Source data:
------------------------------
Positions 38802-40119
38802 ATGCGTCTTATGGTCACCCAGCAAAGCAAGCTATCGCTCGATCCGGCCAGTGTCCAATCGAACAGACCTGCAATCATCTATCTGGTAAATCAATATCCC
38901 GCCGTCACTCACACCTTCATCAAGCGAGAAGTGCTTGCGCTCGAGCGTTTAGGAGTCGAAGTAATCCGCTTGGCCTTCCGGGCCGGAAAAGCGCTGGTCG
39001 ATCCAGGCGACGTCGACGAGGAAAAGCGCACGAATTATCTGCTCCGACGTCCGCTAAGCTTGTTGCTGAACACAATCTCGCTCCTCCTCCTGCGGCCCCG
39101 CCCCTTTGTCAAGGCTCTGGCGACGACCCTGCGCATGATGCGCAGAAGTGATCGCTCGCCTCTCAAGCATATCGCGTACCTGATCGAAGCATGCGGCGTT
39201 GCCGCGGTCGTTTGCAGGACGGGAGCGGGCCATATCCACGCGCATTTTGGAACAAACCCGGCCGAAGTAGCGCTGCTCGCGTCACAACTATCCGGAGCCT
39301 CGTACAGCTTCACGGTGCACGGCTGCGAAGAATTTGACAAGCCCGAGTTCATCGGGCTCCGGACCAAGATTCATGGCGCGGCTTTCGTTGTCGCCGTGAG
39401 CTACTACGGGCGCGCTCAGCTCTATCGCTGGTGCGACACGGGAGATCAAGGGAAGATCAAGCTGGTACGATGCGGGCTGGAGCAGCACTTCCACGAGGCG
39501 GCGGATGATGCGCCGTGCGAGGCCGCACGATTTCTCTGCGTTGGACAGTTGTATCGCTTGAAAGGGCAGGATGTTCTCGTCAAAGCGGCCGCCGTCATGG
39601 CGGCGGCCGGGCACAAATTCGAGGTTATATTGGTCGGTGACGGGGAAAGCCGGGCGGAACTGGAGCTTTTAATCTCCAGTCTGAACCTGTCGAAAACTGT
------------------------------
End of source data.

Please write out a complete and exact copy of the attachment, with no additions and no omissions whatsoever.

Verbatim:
Positions 38802-40119
38802 ATGCGTCTTATGGTCACCCAGCAAAGCAAGCTATCGCTCGATCCGGCCAGTGTCCAATCGAACAGACCTGCAATCATCTATCTGGTAAATCAATATCCC
38901 GCCGTCACTCACACCTTCATCAAGCGAGAAGTGCTTGCGCTCGAGCGTTTAGGAGTCGAAGTAATCCGCTTGGCCTTCCGGGCCGGAAAAGCGCTGGTCG
39001 ATCCAGGCGACGTCGACGAGGAAAAGCGCACGAATTATCTGCTCCGACGTCCGCTAAGCTTGTTGCTGAACACAATCTCGCTCCTCCTCCTGCGGCCCCG
39101 CCCCTTTGTCAAGGCTCTGGCGACGACCCTGCGCATGATGCGCAGAAGTGATCGCTCGCCTCTCAAGCATATCGCGTACCTGATCGAAGCATGCGGCGTT
39201 GCCGCGGTCGTTTGCAGGACGGGAGCGGGCCATATCCACGCGCATTTTGGAACAAACCCGGCCGAAGTAGCGCTGCTCGCGTCACAACTATCCGGAGCCT
39301 CGTACAGCTTCACGGTGCACGGCTGCGAAGAATTTGACAAGCCCGAGTTCATCGGGCTCCGGACCAAGATTCATGGCGCGGCTTTCGTTGTCGCCGTGAG
39401 CTACTACGGGCGCGCTCAGCTCTATCGCTGGTGCGACACGGGAGATCAAGGGAAGATCAAGCTGGTACGATGCGGGCTGGAGCAGCACTTCCACGAGGCG
39501 GCGGATGATGCGCCGTGCGAGGCCGCACGATTTCTCTGCGTTGGACAGTTGTATCGCTTGAAAGGGCAGGATGTTCTCGTCAAAGCGGCCGCCGTCATGG
39601 CGGCGGCCGGGCACAAATTCGAGGTTATATTGGTCGGTGACGGGGAAAGCCGGGCGGAACTGGAGCTTTTAATCTCCAGTCTGAACCTGTCGAAAACTGT